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Mashhad (مشهد)

The capital of the eastern province of Rezavi Khorasan, Mashhad is situated 850 kilometers from Tehran in northestern Iran. The city is referred to as Iran's holiest city as its name means "place of the martyr," signifying the burial place of the martyred Imam Reza, eighth in the line of Shiah Imams.

Before the death of the Imam, the city was a small village known as Sanabad. The far more important city of the region prior to this time was nearby Neyshabur, the home and burial site of Omar Khayyam. However, the death caused an influx of pilgrims, many of whom stayed in Mashhad to be near the shrine which developed around the tomb of Imam Reza. It is this growth impetus which gives Mashhad its distinctive bull's-eye profile when viewed from the air. It developed in concentric circles outward from the Imam's tomb. The shrine is also what led to large accumulations of wealth in the city, further enhanced by being sited along an important historic east-west trade route.

These factors made Mashhad a favorite target for plunder which occurred several times in its history. One of the most devastating of these was the Mongol invasion during the 13th century, nearly destroying the shrine and the city itself. During the 16th century, the Safavid Dynasty established Twelver Shi'ism as the state religion and restored the shrine and the city. Mashhad served as the principal commercial center of eastern Iran throughout the 19th century. The greatest concentration of population growth, however, has occurred in the 20th century, mostly since 1950. In 1986, Mashhad had a population of over one million, a 110 percent increase over the population of 1976, the growth being attributed to an influx of more than 450,000 Afghani refugees to the city.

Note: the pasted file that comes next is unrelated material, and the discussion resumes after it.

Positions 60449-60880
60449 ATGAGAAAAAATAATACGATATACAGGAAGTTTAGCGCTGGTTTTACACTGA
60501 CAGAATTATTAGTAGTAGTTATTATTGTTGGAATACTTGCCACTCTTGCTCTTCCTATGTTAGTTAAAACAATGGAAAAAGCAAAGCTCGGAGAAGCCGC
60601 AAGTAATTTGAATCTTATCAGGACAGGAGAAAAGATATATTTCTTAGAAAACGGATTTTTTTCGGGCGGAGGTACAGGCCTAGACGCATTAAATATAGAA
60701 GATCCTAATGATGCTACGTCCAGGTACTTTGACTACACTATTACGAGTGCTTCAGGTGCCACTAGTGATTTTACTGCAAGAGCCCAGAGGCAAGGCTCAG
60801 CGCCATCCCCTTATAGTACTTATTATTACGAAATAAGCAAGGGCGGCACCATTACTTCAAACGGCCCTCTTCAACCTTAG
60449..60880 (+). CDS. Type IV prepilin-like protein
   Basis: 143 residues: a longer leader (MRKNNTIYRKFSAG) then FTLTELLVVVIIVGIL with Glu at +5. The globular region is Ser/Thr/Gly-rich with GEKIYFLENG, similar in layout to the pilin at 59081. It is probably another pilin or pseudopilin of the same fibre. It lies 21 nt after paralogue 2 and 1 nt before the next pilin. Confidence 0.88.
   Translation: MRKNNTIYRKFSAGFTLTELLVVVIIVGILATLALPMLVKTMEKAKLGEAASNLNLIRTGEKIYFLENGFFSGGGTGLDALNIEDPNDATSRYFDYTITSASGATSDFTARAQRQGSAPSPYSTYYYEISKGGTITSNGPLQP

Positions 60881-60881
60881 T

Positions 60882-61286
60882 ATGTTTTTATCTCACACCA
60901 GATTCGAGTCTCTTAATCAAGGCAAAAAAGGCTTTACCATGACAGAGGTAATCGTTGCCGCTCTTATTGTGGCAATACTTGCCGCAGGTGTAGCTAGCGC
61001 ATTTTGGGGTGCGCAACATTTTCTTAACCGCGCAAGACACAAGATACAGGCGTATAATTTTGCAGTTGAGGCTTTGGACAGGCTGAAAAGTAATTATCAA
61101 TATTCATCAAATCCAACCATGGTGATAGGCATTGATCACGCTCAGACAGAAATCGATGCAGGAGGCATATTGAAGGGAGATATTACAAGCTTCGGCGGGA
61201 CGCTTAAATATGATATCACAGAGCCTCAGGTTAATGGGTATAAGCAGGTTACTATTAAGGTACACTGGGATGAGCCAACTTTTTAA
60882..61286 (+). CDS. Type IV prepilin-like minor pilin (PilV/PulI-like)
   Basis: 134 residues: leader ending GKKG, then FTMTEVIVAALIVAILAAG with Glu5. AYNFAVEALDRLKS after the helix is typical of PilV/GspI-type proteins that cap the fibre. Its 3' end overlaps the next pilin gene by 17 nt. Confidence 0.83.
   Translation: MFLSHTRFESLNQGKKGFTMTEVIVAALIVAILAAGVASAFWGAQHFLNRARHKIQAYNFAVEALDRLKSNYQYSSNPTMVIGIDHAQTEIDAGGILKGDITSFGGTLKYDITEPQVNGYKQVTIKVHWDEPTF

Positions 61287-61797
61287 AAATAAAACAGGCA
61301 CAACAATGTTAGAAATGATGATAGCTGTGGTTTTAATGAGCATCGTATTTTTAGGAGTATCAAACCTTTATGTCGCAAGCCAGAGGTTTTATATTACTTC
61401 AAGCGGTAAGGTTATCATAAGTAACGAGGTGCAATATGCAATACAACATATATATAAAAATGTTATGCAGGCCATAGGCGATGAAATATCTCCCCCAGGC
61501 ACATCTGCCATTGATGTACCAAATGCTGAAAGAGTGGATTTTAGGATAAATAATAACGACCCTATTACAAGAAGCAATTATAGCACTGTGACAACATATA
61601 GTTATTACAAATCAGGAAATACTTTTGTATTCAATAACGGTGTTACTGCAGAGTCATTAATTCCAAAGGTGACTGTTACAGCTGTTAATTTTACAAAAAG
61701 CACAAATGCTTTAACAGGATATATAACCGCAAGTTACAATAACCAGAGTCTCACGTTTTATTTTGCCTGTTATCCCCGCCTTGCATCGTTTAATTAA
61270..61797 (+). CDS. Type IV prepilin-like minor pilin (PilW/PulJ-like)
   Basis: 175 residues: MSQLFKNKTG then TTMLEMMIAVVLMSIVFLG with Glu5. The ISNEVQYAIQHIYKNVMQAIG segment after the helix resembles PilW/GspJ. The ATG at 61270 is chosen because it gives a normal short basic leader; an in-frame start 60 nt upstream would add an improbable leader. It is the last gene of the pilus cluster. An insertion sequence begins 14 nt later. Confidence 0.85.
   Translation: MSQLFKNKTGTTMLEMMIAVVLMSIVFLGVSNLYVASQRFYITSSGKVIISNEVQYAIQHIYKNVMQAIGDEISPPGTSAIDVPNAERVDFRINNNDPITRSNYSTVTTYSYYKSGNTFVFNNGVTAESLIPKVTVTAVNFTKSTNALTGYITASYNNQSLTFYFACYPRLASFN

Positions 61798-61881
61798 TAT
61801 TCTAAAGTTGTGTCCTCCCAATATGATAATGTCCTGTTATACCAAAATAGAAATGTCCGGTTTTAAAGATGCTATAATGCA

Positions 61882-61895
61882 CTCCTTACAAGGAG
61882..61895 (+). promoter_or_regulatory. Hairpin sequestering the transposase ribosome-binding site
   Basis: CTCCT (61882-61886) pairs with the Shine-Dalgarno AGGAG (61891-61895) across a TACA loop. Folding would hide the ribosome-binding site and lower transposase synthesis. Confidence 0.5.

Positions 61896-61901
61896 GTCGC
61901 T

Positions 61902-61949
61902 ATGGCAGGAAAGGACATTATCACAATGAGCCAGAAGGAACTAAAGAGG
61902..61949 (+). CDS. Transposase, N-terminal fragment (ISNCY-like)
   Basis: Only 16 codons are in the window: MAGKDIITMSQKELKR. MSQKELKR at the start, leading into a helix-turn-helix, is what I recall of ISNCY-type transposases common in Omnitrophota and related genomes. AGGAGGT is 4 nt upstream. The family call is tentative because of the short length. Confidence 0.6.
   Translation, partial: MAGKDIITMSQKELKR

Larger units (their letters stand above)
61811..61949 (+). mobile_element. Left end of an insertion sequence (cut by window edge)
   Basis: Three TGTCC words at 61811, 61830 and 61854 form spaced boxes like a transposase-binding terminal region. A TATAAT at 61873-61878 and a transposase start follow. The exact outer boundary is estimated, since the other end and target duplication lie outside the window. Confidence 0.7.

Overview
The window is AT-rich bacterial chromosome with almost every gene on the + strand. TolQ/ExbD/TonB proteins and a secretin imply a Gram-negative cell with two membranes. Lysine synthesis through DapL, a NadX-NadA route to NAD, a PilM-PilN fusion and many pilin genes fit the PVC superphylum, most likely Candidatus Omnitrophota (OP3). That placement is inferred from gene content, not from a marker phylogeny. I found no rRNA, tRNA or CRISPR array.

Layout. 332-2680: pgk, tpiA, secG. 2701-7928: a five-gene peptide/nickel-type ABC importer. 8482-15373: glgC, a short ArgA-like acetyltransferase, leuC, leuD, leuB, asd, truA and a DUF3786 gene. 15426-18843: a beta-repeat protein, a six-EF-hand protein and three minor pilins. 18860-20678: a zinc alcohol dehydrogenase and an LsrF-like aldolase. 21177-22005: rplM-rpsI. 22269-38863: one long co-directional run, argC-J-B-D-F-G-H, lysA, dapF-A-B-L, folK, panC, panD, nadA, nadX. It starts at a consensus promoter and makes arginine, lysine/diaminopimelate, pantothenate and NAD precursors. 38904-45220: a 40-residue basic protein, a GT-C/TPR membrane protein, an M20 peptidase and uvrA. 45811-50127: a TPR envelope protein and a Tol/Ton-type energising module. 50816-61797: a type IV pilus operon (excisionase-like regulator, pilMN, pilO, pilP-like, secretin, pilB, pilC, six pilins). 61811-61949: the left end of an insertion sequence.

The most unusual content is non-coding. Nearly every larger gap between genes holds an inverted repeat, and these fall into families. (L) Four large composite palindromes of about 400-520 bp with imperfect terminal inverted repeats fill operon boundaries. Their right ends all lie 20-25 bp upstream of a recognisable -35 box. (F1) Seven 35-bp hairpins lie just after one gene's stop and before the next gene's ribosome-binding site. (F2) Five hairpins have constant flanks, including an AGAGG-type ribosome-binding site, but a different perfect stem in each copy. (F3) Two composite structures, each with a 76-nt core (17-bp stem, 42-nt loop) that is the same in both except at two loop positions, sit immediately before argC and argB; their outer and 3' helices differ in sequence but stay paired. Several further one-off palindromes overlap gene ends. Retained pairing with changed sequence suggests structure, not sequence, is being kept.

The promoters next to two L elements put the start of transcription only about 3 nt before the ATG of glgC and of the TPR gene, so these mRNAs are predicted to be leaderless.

The tomb of Imam Reza remains a sacred place of pilgrimage for millions of Shiah Muslims each year, bolstering the city's economy as well as transportation and tourism. The heavily adorned shrine of Imam Reza and the associated shrine complex, including an important library and a theological school, are the key architectural sites of Mashhad. The tomb of the famous poet Abol Qasem Ferdowsi is located nearby in the town of Tus. Additionally, Mashhad has developed considerable textile, carpet, and food processing industries in recent decades.

 Refrence(s):

Lorentz, H. John. 2007. Historical Dictionary of Iran: Mashhad. Lanham, Maryland, Toronto, Plymouth, UK. The Scarecrow Press, Inc. Second Edition. Pp. 202-203

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